Universal Pictures was the sausage factory of Hollywood, churning out westerns and melodramas for rural audiences in the Midwest. But once in a while, they came out with a Special—they called them Universal-Jewels. Clarence Brown made three of the best, Smouldering Fires, The Goose Woman, and The Signal Tower.
The Signal Tower was a railroad drama made by a man who loved railroads. A former auto engineer and future director of Greta Garbo, Clarence Brown had been assistant to the great pictorialist, Maurice Tourneur, and he displays in this film a similar feeling for light, composition, and atmosphere. He had a stronger sense of drama than his mentor, and this story of a tower signalman and his family on a lonely mountain railroad is a model of rising dramatic intensity.
Joe Standish (Wallace Beery) is sent as relief man on the midnight shift and Dave Taylor (Rockcliffe Fellowes) takes him in as boarder, despite the misgivings of his wife, Sally (Virginia Valli). A storm breaks out, Standish becomes drunk and, taking advantage of Taylor’s desperation as he deals with a runaway freight train, he makes advances to Taylor’s wife …
In her outstanding new biography of Clarence Brown, Gwenda Young writes: “Perhaps for the first time in his early career, Brown was genuinely fired up by the prospect of working with a beautiful cast—in this case of both the human and the locomotive variety. Growing up close to the railroad in Knoxville, Tennessee, Brown had a nostalgic affection for trains, while the engineer in him appreciated their efficiency and the sleekness and majesty of their design.”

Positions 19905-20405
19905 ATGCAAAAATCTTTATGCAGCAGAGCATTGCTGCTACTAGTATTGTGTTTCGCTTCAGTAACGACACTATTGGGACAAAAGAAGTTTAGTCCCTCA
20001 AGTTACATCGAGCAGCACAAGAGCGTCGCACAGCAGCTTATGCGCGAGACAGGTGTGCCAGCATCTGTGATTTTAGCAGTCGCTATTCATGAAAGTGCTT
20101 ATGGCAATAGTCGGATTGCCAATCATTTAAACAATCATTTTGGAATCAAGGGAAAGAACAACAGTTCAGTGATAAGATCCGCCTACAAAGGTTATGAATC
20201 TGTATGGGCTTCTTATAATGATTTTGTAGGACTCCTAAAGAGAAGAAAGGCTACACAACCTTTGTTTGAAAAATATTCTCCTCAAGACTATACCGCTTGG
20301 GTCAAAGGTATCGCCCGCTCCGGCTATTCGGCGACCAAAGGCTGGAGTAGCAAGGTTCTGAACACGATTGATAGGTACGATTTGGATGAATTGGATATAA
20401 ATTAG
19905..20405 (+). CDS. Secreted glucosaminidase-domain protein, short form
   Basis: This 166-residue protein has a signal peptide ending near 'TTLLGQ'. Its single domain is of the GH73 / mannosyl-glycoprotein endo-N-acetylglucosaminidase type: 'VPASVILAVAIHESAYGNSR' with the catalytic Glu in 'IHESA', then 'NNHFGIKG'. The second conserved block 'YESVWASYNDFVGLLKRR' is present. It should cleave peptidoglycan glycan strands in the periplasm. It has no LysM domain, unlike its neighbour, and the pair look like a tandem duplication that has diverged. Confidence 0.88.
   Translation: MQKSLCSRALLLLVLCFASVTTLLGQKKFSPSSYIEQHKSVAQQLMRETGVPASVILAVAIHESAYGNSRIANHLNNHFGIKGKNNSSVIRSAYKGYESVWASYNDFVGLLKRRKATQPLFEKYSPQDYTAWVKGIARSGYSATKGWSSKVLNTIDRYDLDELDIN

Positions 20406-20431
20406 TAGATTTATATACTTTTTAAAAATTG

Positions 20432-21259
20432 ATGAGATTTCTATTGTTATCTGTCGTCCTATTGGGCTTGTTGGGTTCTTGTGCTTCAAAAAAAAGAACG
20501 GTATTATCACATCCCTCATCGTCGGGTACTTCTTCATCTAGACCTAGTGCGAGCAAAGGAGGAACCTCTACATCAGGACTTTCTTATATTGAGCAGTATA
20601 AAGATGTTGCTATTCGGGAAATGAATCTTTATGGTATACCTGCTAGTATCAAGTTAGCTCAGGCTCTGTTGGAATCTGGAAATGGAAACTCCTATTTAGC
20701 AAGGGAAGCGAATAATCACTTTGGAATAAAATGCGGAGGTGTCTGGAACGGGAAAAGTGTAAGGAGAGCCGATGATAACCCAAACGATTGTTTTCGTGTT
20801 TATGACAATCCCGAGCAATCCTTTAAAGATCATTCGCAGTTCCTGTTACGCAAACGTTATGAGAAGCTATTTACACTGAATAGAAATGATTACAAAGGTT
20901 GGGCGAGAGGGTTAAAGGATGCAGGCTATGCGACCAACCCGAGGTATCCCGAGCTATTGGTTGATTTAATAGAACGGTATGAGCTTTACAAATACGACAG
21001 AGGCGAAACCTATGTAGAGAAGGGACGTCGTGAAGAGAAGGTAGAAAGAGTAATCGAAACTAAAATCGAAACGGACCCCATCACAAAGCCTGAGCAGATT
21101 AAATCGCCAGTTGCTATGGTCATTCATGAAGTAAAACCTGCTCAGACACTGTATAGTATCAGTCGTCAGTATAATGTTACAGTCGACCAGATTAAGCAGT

Young considers this also the first film by Brown in which “a complicated woman is put center stage.” She goes on to explain how he enriched the story through character development: “his sensitive handling of Virginia Valli allowed her to transform the paper-thin character of [Wadsworth] Camp’s story into a rounded protagonist that views Joe with both fear and desire. The cat and mouse game that slowly unfolds also gives Wallace Beery space to add layers of warmth, humor, and disturbing undertones to Camp’s more unambiguous villain. In early scenes he spends most of his time with Sonny [Frankie Darro], charming him with magic tricks and winning him over with friendly attention, but even then the audience has niggling doubts as to his motives. And it soon becomes clear that this is part of Joe’s campaign to possess everything David holds dear: his wife, his son, and his identity as the family patriarch.”
Virginia Valli—real name McSweeney—was a former stenographer. Born in Chicago, she was a Ziegfeld graduate who won fame for her roles in Universal’s The Storm (1922) and A Lady of Quality (1924). She played with Hope Hampton in one of the few films directed by actor John Gilbert, Love’s Penalty (1922). She worked in England for Hitchcock in The Pleasure Garden (1925) and with Howard Hawks in Paid to Love (1927). She married Charles Farrell, who starred in 7th Heaven (1927), and retired from the screen in 1931.
Virtually unknown and unseen these days, Rockcliffe Fellowes often played villains—lovable villains. Born in Canada, he was known as one of the wittiest men in Hollywood and acted in the films of two of the others, Marshall Neilan and Raoul Walsh. He debuted in the movies as the lead in Walsh’s 1915 gangster picture Regeneration.
Frankie Darro started in pictures at the age of six with Judgment of the Storm (1924) and had supporting roles in Clarence Brown’s Flesh and the Devil (1926) and Kiki (1926). In 1925 he appeared in no less than ten pictures. He took the title role in Little Mickey Grogan in 1927 and played tough kids in talkies like Public Enemy (1931) and Wild Boys of the Road (1933). He ended his career doing stunt work and bit parts.
Wallace Beery began in circuses and became a Mack Sennett comedian, famous for being the first of Gloria Swanson’s six husbands. He excelled at playing hateful Huns in World War I pictures. When he worked for Tourneur and Brown, he specialized in lovable slobs. While first-class in all his pictures, he proved himself a great actor in King Vidor’s The Champ (1931), for which he won an Oscar.